Why I don’t eat with radicals and sinners

I used to be involved in GOP politics and associated with people who said the government should just shoot drunk drivers. I might call these opinions “detestable,” but you should demand to know if I also “condemn” them, because obviously, I’d imbibe these views just by sitting in the same room with people who held them.

When I was a teen, I attended multiple conferences featuring a speaker who believes speed limits should be illegal and that we should we execute anyone irresponsible enough to drive too fast and commit vehicular homicide. I may not have heard him say this, but I must believe it too.

Let’s not forget that in college, an acquaintance once hauled me to a John Birch Society meeting and another friend once gave a presentation saying women had inferior leadership skills. We’re friends so I agree with everything he says, even if he’s contradicting everything I say or write or believe in.

I always agree with my pastor. I would never attend a church where anyone expressed views that diverged from my own — not even if I had a deep connection or personal history with the people who went there, too.

I’ve known conspiracy theorists, so I am one. My neighbors have been known to draw guns over irrigation disputes. I live next to them, so that means I condone their behavior.

When I try to accomplish something good, I refuse to work with anyone who has a shady past. I scrupulously screen my dinner invitations and only accept invites from people whose political views match mine. I refuse to eat with people who like to raise taxes and sinners.

Because one can’t be too careful. Political and religious views are well, like HIV: highly contagious, easily passed through a cough or a sneeze or charity board meeting or sermon.

Advertisements

~ by stultiloquence on April 21, 2008.

8 Responses to “Why I don’t eat with radicals and sinners”

  1. my word, woman, you are brilliant.

  2. Gees, you sound like a Lutheran.

  3. There was a Futurama episode where Bender gets religion.

  4. People who actually condone that you take on the behavior you’re satirizing must then be very proud to consider themselves condonable – good influences. You address the idea that one should or should not avoid certain people just because some of their ideas don’t match up with yours. I’m curious as to what you think about two other possibilities:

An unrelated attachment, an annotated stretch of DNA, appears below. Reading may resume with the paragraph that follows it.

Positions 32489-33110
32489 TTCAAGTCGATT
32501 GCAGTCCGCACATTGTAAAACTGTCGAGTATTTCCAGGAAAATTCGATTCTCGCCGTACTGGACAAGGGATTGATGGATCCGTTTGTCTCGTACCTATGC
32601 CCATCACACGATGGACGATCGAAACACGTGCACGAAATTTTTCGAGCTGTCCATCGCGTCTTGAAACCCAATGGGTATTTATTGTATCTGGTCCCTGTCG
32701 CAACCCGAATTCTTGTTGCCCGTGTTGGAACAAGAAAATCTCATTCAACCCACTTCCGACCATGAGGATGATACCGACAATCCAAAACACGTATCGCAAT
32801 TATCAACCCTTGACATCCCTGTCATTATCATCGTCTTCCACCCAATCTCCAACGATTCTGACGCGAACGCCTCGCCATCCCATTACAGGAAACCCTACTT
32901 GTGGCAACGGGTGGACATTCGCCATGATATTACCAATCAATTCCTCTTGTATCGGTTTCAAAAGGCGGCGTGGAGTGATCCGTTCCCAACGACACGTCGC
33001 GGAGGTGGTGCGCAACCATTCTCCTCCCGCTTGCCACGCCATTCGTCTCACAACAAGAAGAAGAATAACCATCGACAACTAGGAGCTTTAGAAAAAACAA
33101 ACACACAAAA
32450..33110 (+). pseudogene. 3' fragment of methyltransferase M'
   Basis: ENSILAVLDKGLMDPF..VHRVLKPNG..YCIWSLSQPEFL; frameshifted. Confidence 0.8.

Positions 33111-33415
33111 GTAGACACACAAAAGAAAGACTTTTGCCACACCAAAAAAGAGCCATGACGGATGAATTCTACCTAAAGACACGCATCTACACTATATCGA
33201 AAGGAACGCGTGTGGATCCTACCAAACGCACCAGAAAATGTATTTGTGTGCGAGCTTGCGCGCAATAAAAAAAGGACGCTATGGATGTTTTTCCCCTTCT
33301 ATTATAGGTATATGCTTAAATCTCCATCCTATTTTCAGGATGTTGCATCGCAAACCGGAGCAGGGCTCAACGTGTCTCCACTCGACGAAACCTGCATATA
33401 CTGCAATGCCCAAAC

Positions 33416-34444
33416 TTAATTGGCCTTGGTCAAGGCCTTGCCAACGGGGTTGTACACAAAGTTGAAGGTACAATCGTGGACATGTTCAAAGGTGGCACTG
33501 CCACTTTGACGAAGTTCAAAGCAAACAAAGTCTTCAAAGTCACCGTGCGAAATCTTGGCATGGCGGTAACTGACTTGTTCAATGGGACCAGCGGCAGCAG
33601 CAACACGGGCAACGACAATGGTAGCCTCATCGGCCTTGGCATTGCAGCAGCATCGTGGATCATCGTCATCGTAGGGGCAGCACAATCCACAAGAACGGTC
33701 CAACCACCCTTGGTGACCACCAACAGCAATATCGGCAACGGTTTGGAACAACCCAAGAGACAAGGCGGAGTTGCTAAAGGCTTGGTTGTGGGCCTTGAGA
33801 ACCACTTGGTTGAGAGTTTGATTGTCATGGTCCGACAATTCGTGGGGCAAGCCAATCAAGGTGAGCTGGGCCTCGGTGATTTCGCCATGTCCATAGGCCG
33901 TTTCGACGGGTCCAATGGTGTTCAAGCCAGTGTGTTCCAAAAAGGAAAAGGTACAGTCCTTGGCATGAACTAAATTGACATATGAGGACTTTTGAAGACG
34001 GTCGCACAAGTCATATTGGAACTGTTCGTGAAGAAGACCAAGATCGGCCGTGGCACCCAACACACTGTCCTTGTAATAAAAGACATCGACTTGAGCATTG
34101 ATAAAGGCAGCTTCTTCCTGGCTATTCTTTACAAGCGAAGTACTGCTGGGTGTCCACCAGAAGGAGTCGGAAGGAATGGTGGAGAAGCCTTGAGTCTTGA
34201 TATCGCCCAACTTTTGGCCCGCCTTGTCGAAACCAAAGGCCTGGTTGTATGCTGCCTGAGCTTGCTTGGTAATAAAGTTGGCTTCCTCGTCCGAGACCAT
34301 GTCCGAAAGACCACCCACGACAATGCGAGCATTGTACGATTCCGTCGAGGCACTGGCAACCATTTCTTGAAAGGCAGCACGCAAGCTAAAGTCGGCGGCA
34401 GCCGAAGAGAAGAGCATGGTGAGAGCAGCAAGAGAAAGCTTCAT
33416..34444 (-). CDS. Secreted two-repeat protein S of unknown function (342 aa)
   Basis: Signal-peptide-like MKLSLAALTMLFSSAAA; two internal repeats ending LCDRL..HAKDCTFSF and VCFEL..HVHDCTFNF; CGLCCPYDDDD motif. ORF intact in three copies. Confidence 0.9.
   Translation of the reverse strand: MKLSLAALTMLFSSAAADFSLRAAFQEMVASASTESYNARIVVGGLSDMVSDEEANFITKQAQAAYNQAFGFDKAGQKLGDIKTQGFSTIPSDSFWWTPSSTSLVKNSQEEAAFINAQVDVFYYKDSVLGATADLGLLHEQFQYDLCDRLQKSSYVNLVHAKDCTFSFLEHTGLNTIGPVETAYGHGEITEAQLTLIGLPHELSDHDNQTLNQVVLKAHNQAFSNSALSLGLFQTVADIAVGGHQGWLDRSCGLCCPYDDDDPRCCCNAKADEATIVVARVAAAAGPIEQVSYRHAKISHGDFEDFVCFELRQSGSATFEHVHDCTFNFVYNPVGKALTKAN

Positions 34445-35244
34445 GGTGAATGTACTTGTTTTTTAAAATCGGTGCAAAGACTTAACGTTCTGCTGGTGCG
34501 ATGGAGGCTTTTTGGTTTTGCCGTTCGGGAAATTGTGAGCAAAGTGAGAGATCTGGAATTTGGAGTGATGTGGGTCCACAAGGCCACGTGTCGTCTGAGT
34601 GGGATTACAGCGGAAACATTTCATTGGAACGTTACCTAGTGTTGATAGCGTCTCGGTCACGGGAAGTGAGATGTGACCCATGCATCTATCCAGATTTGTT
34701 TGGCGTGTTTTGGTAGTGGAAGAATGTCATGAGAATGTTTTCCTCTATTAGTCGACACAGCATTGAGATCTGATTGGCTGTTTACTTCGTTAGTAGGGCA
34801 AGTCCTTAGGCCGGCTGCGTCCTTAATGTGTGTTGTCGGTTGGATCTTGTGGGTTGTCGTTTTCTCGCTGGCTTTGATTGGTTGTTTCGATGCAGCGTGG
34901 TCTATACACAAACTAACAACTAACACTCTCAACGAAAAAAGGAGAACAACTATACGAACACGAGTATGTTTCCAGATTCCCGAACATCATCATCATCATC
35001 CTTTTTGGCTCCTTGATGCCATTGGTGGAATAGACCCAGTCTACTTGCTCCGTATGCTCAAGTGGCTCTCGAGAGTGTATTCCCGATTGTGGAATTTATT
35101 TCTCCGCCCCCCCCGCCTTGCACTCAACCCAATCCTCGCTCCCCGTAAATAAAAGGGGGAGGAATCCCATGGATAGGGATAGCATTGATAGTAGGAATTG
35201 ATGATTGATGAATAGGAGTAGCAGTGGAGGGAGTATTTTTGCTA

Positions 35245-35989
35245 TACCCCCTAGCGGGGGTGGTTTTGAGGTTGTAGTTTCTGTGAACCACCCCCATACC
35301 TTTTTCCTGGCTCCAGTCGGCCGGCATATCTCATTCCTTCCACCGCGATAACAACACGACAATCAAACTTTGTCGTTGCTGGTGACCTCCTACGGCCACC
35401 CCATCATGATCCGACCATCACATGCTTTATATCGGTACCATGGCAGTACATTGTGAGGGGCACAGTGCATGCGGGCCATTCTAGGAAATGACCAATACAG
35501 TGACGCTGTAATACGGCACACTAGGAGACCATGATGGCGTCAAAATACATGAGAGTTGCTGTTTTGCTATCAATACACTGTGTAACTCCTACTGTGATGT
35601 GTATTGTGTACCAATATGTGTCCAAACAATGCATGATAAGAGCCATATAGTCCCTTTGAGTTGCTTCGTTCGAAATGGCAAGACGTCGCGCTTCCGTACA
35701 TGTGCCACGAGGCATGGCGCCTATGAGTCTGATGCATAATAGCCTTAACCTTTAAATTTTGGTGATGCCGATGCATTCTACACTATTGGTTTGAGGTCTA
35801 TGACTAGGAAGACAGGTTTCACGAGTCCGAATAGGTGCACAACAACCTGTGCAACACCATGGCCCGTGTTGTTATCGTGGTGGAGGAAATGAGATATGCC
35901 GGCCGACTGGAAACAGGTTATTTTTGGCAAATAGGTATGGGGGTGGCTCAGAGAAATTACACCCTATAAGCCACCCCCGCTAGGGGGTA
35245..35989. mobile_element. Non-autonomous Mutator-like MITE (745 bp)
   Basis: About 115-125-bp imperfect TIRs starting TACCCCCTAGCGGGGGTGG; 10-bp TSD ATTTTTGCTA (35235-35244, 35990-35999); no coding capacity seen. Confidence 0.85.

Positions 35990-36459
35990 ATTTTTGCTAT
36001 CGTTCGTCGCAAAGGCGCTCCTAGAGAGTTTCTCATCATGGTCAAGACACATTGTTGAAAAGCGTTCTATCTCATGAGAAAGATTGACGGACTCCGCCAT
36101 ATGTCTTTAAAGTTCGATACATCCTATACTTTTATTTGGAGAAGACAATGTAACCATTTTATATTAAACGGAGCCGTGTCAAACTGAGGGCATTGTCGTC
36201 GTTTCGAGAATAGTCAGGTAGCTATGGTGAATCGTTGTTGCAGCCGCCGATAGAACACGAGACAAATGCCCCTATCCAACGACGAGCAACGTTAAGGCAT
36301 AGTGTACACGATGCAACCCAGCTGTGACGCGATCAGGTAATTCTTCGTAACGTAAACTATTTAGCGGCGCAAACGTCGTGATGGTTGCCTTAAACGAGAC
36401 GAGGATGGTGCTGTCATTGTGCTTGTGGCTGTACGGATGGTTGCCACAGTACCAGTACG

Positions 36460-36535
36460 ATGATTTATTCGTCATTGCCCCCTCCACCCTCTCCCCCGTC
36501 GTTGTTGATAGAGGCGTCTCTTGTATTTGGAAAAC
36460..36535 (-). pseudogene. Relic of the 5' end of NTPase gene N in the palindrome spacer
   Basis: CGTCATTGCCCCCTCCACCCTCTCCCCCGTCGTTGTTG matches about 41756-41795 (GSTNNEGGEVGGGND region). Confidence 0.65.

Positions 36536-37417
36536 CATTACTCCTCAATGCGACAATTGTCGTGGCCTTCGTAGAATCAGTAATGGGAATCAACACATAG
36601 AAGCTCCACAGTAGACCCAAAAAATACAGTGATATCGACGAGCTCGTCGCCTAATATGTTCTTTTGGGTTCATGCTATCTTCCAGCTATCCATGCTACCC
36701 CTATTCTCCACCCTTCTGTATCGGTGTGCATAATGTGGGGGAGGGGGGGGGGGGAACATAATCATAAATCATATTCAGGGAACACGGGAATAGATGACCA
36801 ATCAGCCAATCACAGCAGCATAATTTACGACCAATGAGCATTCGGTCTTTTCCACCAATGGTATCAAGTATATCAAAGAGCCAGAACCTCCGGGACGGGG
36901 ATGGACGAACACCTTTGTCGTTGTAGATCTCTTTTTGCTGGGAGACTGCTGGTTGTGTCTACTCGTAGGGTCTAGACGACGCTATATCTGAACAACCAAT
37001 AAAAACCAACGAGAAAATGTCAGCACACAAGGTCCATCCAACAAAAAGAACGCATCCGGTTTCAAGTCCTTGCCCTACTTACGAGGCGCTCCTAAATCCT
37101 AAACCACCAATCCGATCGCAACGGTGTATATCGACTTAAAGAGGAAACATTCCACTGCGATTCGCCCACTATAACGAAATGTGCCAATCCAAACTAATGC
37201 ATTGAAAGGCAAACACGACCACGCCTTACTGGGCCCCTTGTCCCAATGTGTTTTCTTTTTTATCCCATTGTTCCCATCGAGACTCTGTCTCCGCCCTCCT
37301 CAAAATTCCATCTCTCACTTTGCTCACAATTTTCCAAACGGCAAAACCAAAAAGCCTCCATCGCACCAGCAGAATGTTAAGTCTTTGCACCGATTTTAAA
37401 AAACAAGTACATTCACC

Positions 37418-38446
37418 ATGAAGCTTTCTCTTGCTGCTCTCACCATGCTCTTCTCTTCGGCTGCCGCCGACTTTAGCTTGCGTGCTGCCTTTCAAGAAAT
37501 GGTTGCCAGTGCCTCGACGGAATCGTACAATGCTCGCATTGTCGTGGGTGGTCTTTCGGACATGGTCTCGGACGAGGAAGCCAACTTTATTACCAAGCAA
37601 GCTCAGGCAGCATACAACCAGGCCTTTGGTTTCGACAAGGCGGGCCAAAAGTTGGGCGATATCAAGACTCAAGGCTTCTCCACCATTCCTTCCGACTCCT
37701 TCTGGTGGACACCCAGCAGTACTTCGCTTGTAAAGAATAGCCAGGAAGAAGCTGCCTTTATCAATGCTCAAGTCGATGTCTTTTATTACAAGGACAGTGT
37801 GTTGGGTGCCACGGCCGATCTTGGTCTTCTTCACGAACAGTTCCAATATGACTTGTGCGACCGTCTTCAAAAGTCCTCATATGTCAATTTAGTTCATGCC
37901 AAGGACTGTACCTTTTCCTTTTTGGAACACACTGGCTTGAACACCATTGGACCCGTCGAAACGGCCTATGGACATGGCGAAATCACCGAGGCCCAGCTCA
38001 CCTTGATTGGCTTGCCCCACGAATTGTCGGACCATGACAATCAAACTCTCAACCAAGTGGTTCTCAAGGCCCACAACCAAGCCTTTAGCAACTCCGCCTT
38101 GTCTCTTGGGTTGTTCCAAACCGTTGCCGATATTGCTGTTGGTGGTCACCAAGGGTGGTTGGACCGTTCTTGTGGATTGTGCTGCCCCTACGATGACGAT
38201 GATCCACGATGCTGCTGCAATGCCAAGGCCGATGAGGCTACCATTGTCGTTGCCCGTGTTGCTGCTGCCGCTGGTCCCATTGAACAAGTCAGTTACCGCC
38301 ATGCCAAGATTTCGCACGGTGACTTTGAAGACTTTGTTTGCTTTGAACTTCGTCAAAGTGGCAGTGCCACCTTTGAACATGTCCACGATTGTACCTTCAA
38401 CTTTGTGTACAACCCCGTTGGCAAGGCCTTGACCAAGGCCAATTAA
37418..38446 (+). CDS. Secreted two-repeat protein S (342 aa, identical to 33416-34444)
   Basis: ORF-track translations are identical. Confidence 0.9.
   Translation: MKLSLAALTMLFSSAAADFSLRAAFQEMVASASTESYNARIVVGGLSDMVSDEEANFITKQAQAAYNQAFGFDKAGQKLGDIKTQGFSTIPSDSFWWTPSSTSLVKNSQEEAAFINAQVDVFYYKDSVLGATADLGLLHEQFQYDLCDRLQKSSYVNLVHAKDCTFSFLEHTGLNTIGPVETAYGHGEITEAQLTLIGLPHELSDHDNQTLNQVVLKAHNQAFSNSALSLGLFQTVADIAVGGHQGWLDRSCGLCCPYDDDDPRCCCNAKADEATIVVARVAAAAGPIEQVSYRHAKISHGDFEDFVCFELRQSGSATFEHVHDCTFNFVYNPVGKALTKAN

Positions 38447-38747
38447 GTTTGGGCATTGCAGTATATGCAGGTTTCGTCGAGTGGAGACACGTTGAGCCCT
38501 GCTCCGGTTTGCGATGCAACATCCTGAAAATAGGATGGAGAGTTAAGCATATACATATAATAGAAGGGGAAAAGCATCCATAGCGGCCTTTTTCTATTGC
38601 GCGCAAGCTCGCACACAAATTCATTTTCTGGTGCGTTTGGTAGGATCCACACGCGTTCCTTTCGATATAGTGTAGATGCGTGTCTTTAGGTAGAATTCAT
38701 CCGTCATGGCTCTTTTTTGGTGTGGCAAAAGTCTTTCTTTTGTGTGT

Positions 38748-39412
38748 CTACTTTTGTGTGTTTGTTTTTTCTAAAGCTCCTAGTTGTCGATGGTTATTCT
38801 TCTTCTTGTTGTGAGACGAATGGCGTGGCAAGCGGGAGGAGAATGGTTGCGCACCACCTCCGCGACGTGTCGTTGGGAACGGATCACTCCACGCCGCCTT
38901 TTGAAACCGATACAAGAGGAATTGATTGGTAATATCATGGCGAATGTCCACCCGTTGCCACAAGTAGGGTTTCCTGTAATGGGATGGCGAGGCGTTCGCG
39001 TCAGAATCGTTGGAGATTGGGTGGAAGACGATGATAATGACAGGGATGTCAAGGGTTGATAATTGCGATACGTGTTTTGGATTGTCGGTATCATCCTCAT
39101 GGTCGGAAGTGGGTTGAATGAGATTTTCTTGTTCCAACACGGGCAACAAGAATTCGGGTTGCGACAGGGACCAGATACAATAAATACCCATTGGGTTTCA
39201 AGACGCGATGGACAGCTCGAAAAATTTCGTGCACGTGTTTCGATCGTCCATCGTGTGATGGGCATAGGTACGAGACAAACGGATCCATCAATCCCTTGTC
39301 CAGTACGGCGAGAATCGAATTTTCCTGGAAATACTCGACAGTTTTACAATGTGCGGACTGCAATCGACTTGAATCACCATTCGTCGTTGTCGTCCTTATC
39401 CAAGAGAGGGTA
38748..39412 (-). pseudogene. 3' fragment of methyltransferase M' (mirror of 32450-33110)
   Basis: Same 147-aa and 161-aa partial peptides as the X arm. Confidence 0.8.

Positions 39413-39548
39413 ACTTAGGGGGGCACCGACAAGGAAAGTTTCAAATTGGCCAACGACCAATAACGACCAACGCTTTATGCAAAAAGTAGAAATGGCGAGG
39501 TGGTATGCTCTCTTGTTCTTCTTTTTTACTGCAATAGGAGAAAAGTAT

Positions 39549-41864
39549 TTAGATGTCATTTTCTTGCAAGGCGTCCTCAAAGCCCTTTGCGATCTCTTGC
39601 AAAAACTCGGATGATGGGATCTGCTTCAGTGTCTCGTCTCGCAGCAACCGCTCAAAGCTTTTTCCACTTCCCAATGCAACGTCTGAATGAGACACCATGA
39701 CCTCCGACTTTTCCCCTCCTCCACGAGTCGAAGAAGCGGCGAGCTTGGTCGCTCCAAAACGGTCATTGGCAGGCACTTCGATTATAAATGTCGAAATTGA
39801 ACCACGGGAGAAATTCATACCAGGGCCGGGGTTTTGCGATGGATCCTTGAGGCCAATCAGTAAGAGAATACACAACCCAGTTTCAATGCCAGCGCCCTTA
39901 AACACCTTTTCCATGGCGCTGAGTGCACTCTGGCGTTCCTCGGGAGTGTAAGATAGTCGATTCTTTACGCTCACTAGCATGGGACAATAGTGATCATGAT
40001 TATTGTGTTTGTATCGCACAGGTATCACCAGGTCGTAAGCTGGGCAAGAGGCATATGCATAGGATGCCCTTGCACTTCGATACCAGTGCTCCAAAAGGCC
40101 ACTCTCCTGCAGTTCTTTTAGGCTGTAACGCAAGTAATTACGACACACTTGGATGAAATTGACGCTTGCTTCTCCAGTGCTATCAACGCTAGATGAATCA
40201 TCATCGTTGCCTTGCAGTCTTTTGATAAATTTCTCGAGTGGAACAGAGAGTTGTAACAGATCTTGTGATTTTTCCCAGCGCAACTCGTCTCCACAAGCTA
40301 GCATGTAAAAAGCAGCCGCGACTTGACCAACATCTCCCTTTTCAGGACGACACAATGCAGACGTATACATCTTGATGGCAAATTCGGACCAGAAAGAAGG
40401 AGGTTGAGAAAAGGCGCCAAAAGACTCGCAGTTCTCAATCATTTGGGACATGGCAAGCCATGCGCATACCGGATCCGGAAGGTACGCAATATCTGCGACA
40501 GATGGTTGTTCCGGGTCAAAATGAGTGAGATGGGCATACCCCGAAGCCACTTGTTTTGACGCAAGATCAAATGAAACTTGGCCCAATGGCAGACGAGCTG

1. What about people who are totally inverse to you, the people who do things you might consider incredibly evil and do them willingly?
    2. What about spending most or all of your “social” time with people who are fundamentally antithetical, at least religiously, to you?

    I actually do the second of those.

  5. let me just say that your wit is smoking hot and I love you.

  6. For anyone who might not quite get it, I wrote this in response to the flap over Obama’s connection to William Ayers. Click on the links for the story.

  7. That’s been a lovely way of communicating, I think. Subtle and indirect, without specifically mentioning arguable material, though you still address the issues very well.

  8. ooooh, snap.
    i agree with abby. your intellectual and rhetorical hotness is astounding.

Leave a Reply

Fill in your details below or click an icon to log in:

WordPress.com Logo

You are commenting using your WordPress.com account. Log Out / Change )

Twitter picture

You are commenting using your Twitter account. Log Out / Change )

Facebook photo

You are commenting using your Facebook account. Log Out / Change )

Google+ photo

You are commenting using your Google+ account. Log Out / Change )

Connecting to %s

 
%d bloggers like this: